A Greener World
3 min readMar 11, 2024


Ever since “regenerative agriculture” emerged as a concept, a debate has raged over exactly what it means.

Perhaps the most controversial question is whether regenerative agriculture should first be certified organic. It’s a worthy discussion, particularly as the labeling landscape becomes increasingly crowded and farmer bandwidth to maintain certifications is finite.

From the early days of the development of the Certified Regenerative by AGW program, we have always believed that regenerative certification should be both meaningful and inclusive, meeting farmers where they are on a journey of increasing sustainability. In our view, regenerative agriculture is the transition. This decision was made in full respect for organic principles, as AGW has long been rooted in the EU organic movement, and we have always held organic farmers in high regard. However, after decades since the organic rules went into effect, we realize the opportunity cost of limiting regenerative certification to already-certified organic farms is more than we — in the broadest sense — can collectively afford.

Certified organic land represents less than 1% of U.S. farmland; just over 2% in Canada; and just over 9% in the EU. In total, just 1.6% of global farmland is certified organic. With the overwhelming environmental and social challenges facing us, why should our focus be so narrow? What if we could reduce agrochemical use, increase soil cover and biodiversity, lower tillage and emissions, and improve worker and animal welfare on the other 98.4%?

While people often assume organic principles are ‘regenerative’, the organic standards do not require the benchmarking of things like soil health, water or air quality, or wildlife species/habitats, social fairness, nor measurement over time to show improvements (or otherwise). Certified Regenerative by AGW addresses all of these metrics — and more, and a farm can apply both organic and regenerative approaches simultaneously and maintain both certifications. Farms can also utilize Certified Regenerative by AGW as an accountable pathway to transition to organic — while getting credit in the marketplace for their sustainable practices. Certified Regenerative by AGW complements — and arguably enhances — organic certification and we certify many farms that hold both.

There are numerous differences and overlaps between Certified Regenerative by AGW and organic certification. The key difference is that Certified Regenerative is outcome-based, focused on a planned process of regeneration and measured improvements of ecosystem; whereas, organic certification is input-based, focused on the use of non-synthetic materials and prohibiting artificial pesticides and fertilizers.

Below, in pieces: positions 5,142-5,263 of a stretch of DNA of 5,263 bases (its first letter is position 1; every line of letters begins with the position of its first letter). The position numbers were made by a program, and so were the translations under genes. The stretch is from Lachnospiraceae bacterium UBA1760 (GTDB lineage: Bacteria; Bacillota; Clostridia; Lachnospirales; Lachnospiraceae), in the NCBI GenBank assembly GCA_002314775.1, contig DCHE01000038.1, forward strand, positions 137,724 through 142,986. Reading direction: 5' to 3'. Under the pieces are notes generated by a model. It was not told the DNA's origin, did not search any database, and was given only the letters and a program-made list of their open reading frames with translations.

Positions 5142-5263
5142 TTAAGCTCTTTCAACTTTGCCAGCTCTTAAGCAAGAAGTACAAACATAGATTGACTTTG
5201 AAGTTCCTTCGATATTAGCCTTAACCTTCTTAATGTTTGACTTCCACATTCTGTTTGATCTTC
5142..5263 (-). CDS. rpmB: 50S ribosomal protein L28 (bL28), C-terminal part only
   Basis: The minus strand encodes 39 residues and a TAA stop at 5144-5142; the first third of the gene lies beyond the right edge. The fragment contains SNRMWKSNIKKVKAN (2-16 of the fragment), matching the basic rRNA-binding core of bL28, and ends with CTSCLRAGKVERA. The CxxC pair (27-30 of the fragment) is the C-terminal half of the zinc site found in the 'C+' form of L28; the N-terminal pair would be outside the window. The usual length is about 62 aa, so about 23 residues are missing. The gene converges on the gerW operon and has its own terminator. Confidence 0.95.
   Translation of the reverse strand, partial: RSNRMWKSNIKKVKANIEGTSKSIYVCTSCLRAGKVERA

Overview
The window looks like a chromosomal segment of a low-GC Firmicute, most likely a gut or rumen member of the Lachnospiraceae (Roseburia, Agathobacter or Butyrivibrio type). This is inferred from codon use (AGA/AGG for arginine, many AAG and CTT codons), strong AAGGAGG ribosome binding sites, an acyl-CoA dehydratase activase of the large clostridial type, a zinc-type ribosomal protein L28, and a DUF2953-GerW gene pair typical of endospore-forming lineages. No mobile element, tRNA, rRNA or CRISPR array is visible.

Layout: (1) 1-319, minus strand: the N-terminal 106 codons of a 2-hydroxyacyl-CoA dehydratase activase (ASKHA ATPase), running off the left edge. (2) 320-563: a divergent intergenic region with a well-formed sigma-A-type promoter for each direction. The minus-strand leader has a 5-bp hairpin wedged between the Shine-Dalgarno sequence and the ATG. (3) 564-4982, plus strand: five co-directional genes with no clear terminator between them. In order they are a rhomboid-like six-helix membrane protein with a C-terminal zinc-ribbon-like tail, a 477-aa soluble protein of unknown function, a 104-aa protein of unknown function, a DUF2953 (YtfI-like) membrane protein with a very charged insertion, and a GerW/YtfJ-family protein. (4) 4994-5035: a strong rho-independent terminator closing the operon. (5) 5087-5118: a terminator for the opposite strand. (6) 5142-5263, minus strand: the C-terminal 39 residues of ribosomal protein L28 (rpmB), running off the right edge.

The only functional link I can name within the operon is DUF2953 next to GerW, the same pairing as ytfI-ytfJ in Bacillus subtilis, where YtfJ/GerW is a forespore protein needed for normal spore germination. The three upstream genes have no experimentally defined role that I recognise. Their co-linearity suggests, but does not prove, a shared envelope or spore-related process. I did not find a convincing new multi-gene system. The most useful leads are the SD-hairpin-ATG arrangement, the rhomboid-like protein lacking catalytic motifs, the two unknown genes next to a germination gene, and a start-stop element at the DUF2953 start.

In our experience, farmers may decide against organic certification for a variety of (understandable) reasons, including the inability to source affordable organic feed, disagreement with the prohibition on therapeutic antibiotic use, lack of market demand, or incompatibility with existing conservation plans. Many are excited to find an alternative, practical certification that still provides meaningful assurances on the things their customers care about: no GMOs, responsible antibiotic use, emissions reductions, improved ecosystem health, and benefits for people and animals.

Fairly or not, Organic agriculture has long had a reputation of being exclusive and has suffered from perceptions about its attitude toward farmers who aren’t certified. While ‘Big Ag’ has stoked this perception, it’s not entirely unfounded, and we often run across farmers who feel like they have to ‘go it alone’ in adopting more sustainable practices. At AGW, we approach certification as a partnership. While we loudly criticize agribusiness corporations, we never demonize individual farmers.

The practices many now call ‘regenerative’ predate organic, resting on a foundation of thousands of years of indigenous agricultural traditions to which we owe our very existence. While no certification can fully encapsulate this intimate connection to agriculture, we believe Certified Regenerative by AGW is a meaningful, pragmatic and impactful program that brings transparency to food production and the opportunity to create positive change at scale.

A version of this article appears in the Volume 9, Issue 1 of A Greener World’s Sustainable Farming magazine.



A Greener World

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